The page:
What happens to your bits when you die? Digital Death Day takes place on May 20, 2010 at the Computer History Museum in Mountain View, CA. It’s an unconference set to explore what happens when a person dies. What happens to your digital assets? How do you probate digital assets? What about jointly held digital assets? What happens to your digital avatars? What are the policies about your email account upon death?
Since this is an unconference, the exact agenda will be created the morning of the conference by attendees. Conference price is $75 before May 13, and $100 thereafter.
For Sony Walkman’s 30th anniversary, 13-year old Scott Campbell tries it for a week. Hilarious for us oldsters to see our old fave equipment through a young-person’s eyes.
My dad had told me it was the iPod of its day.
He had told me it was big, but I hadn’t realised he meant THAT big. It was the size of a small book.
Size? cumbersome. Handy belt-clip, but with that weight? (you hafta read the article to find out its effect for current 13 year olds).
When I wore it walking down the street or going into shops, I got strange looks, a mixture of surprise and curiosity, that made me a little embarrassed.
Though one teacher got nostalgic. Two tantalizing questions:
How long did it take for Campbell to figure out that there was a side B to this tape?
And how did he create his own impromptu “Shuffle” effect?
You hafta read the article to find out the ...Read More
Feb 9-11 in London: 1st Digital Lives Research Conference is from the project of interest to “individuals who wish to manage their own personal digital collections for family history, biographical or other purposes.”
There’s a blog associated with the Project/Conference. Have no idea if there’ll be postings from the conference, as the blog’s author, Jeremy John said, “My new year resolution is to blog more frequently.” (ahem, Jeremy. I can relate!)
Conference topics include:
- Digital Lifelines: Practicalities, Professionalities and Potentialities
- Aspects of Digital Curation
- Digital Economy and Philosophy
- On the Monetary Value of Personal Digital Objects
- Digital Preservation
- Practical Experiences
- Professional Matters Arising, Options for the Future and Resolutions
Personal Information Lifecycles: Creator, Curator, Consumer
- Personal Information Management and Usability
- Forensics, Authenticity, ...Read More
Digital Preservation -dot- gov’s What You Can Do page : highlights your biggest digital at-risk items: email, computer files, storage disks, digital files, and the needle-in-a digital haystack problem of finding what you want in a pile of digital material.
Preserving a digital object is not the same as preserving, say, a book or photograph. You can put a book on a shelf or a photo in a box and (if kept dry and safe) look at it 50 years later. The same is not true with a digital object. This is why, in many cases, digital materials are considered more fragile than physical ones.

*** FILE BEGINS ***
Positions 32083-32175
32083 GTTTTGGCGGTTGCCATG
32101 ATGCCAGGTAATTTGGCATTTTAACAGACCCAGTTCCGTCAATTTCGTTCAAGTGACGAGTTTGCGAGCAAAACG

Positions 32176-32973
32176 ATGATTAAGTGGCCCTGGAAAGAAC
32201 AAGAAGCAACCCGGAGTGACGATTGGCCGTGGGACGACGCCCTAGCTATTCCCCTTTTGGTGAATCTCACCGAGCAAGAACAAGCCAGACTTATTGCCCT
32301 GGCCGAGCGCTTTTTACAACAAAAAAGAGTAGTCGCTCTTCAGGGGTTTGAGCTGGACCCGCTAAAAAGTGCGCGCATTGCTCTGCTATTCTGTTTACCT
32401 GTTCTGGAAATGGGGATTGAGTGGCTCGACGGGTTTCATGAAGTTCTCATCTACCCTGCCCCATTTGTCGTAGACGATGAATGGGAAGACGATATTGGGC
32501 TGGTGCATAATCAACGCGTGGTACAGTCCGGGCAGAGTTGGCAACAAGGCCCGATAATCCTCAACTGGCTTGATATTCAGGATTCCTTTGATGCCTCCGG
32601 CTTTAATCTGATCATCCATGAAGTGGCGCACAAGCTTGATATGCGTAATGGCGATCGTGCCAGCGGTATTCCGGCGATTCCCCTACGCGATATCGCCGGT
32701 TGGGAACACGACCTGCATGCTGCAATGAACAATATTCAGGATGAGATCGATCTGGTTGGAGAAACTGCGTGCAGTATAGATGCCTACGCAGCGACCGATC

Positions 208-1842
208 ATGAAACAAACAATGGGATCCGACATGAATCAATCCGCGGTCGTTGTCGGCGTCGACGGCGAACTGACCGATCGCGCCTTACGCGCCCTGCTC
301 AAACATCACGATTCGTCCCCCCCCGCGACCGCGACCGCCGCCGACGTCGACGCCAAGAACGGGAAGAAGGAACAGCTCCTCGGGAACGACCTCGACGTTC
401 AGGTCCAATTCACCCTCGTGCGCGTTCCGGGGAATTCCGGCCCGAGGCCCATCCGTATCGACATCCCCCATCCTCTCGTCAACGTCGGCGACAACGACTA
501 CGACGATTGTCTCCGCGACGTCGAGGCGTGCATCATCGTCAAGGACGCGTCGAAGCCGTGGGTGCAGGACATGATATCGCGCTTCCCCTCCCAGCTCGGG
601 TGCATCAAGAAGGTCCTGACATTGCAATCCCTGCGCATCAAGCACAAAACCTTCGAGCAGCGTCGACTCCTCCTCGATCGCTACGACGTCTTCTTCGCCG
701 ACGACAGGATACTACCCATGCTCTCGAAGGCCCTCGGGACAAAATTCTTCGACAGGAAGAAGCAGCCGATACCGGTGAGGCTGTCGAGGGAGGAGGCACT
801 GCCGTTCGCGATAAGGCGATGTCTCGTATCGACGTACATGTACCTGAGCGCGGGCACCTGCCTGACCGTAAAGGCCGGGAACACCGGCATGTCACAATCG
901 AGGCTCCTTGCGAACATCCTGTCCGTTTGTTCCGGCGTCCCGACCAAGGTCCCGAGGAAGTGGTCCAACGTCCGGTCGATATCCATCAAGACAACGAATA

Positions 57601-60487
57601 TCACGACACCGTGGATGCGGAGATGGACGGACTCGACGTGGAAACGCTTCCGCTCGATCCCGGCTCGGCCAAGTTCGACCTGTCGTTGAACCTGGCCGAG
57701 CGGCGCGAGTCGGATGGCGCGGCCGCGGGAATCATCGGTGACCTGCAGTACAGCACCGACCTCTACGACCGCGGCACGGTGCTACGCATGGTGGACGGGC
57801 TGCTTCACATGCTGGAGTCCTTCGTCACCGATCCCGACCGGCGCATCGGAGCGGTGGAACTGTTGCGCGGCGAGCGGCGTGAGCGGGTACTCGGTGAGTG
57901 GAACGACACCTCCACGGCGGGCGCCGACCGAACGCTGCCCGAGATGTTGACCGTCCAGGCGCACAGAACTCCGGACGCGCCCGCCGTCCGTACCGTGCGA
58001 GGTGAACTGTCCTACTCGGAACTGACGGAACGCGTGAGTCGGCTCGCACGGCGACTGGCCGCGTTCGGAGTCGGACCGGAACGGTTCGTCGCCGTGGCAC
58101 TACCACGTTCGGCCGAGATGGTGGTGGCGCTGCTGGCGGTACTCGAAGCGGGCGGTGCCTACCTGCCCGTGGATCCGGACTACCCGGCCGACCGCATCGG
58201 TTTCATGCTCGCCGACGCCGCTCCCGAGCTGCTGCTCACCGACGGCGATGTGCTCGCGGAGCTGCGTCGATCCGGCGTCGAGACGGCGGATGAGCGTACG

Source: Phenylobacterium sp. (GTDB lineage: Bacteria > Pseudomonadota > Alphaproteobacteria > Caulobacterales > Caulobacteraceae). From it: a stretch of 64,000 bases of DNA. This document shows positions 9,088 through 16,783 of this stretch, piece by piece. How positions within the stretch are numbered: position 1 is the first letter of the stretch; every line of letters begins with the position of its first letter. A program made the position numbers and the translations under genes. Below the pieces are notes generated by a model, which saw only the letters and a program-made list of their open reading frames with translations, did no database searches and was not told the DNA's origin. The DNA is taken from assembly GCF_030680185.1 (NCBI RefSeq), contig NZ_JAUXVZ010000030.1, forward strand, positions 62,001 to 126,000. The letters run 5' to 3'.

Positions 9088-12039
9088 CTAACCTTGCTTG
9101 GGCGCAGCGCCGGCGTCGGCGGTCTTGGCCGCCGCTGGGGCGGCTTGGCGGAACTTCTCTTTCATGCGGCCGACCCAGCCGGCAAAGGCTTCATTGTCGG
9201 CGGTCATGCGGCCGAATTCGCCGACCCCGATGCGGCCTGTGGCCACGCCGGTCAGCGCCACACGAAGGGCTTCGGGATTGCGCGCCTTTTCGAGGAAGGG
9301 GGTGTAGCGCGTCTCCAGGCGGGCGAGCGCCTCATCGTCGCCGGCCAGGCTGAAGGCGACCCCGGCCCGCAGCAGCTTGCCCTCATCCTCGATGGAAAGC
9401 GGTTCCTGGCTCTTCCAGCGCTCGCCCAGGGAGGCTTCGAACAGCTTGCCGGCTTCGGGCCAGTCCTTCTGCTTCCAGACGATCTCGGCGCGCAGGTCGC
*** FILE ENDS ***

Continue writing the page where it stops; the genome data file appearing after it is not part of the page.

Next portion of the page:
OMG! You can take a DID YOU KNOW? quiz, too.*
*I took it. Missed one because I was thinking more of my own “don’t break the web” habits than, say, how quickly news stories disappear from news websites.
Kewl! UCSB Librarian Named “Pioneer of Digital Preservation” … by the Library of Congress. The pioneer? Larry Carver. At first glance (all I’ve taken), it looks like a cross between Google Earth and an über reference librarian.
“Geospatial technology in the context of libraries is to create software to search for information by pointing to a place on the Earth’s surface and — say using the Internet — ask what data, books, art, etc. is available for that spot or location. It searches by using longitude/latitude coordinates to look for information about that spot. So, the technology is a complex software that can search over millions of maps, aerial photographs, satellite imagery, or any other information that has location information in its metadata [catalog record].”
Okay, it has nothing to do with oral history. Unless you’ve got a project that calls on lat-long data. (latitude longitude) But it’s cool ...Read More
The Care and Handling of CDs and DVDs, A guide for librarians and archivists. Found while researching the layer-cake sandwich of materials in an optical disk. Disk structure page. Did you know that the top side of a CD-R is thin and fragile? I mighta mentioned it before, but this underscores it, in a big way.
Also of note: the tests for aging and shelf-life of CDs and DVDs that you can burn yourself is that their pre-writing shelf life is limited to some 5 years or so. By all means, stock up, but don’t stock up too much.
Gold disks are the best. But that’s a topic for another post.
[updated] Hollywood Reporter reports that (the Oscar organization)’s Science/Tech council’s released 64-page report on archiving. From the looks of it, the limits of digital are being manifest. I’d like to look closer to see how much of an overlap there is for motion picture industry’s archiving existing work and how to preserve audio and visual recordings that are born digital.
Update [18 November]: I went to the web site and inquired if the paper was available. Not in downloadable form, but if I supplied my name and address, they’d send me a copy. I did. The paper just arrived. It’s 74 pages (full color, nice production!) I’ll give it a read and report on any findings relevant to people doing family oral history.
At a family gathering, an internet cafe: “I wasn’t a house host anymore, I was running a Kinko’s. […] with a house brimming with guests, a cousin cornered me in my office with a multimedia challenge. She had brought a DVD made from family movies shot in the early 1930s. I was able to play it on my computer, but I ran aground trying to make a copy of it.”
Uh oh, I recognize myself there!
Chuksani-speaking Native Americans preserve language using military-tech translators. This is what happens when speakers of a nearly extinct language get their hands on the latest DoD-inspired smart electronic gadgets. [via Dangerousmeta]
Jane Wyatt, 62, of Coarsegold, and her sister, Holly, 65, were among six tribal members who gathered Friday across the street from the Picayune Rancheria’s busy Chukchansi Gold Resort & Casino in Coarsegold to try out a newly acquired “Phraselator.”
The electronic translator was developed just a few years ago from technology used for military translators, said Don Thornton of Thornton Media Inc., based in Banning. Thornton Media is working with 70 tribes in the United States and Canada to preserve native languages, he said.
“What’s my name?” he asked the box in his hand. He pressed another button and it replied in what Thornton said was Chukchansi.
The Wyatt sisters learned the ...Read More